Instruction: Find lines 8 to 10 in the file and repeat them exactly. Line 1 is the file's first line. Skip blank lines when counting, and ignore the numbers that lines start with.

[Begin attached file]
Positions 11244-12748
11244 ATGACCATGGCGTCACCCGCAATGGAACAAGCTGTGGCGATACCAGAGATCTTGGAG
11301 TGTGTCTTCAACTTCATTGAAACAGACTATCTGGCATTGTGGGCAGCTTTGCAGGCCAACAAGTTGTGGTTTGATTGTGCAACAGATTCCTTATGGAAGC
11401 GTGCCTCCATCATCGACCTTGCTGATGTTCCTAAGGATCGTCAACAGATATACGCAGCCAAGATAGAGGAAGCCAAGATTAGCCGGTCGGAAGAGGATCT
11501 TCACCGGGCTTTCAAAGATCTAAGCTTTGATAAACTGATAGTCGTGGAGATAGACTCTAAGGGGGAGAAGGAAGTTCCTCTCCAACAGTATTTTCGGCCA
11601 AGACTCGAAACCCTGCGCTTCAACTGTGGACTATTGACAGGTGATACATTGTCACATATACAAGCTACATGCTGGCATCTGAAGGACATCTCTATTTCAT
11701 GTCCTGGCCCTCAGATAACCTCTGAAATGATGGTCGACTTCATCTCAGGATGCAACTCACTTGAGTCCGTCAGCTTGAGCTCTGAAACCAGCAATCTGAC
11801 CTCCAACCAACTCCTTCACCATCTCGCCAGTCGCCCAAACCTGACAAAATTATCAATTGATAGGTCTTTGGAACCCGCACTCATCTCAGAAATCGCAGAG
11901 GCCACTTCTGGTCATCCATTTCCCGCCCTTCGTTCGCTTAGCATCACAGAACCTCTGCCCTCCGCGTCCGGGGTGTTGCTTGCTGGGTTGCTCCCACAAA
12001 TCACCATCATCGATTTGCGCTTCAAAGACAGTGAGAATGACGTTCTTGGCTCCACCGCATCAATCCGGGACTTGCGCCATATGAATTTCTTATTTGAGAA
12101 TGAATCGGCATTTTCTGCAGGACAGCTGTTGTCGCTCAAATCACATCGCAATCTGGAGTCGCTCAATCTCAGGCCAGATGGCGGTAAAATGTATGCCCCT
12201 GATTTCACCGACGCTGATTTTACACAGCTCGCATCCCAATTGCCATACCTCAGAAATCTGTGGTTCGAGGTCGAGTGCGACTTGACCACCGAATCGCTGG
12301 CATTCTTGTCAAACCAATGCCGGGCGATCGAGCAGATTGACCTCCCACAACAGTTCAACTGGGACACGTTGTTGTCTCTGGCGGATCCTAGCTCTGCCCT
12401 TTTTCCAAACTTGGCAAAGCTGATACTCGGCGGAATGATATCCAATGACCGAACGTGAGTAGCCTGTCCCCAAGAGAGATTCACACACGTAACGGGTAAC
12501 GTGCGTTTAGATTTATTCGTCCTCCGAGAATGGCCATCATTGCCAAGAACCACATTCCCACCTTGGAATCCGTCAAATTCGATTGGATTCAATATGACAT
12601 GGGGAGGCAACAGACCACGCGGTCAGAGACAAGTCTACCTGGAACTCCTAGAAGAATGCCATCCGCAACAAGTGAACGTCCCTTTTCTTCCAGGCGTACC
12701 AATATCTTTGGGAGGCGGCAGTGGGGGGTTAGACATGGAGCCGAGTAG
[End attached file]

11801 CTCCAACCAACTCCTTCACCATCTCGCCAGTCGCCCAAACCTGACAAAATTATCAATTGATAGGTCTTTGGAACCCGCACTCATCTCAGAAATCGCAGAG
11901 GCCACTTCTGGTCATCCATTTCCCGCCCTTCGTTCGCTTAGCATCACAGAACCTCTGCCCTCCGCGTCCGGGGTGTTGCTTGCTGGGTTGCTCCCACAAA
12001 TCACCATCATCGATTTGCGCTTCAAAGACAGTGAGAATGACGTTCTTGGCTCCACCGCATCAATCCGGGACTTGCGCCATATGAATTTCTTATTTGAGAA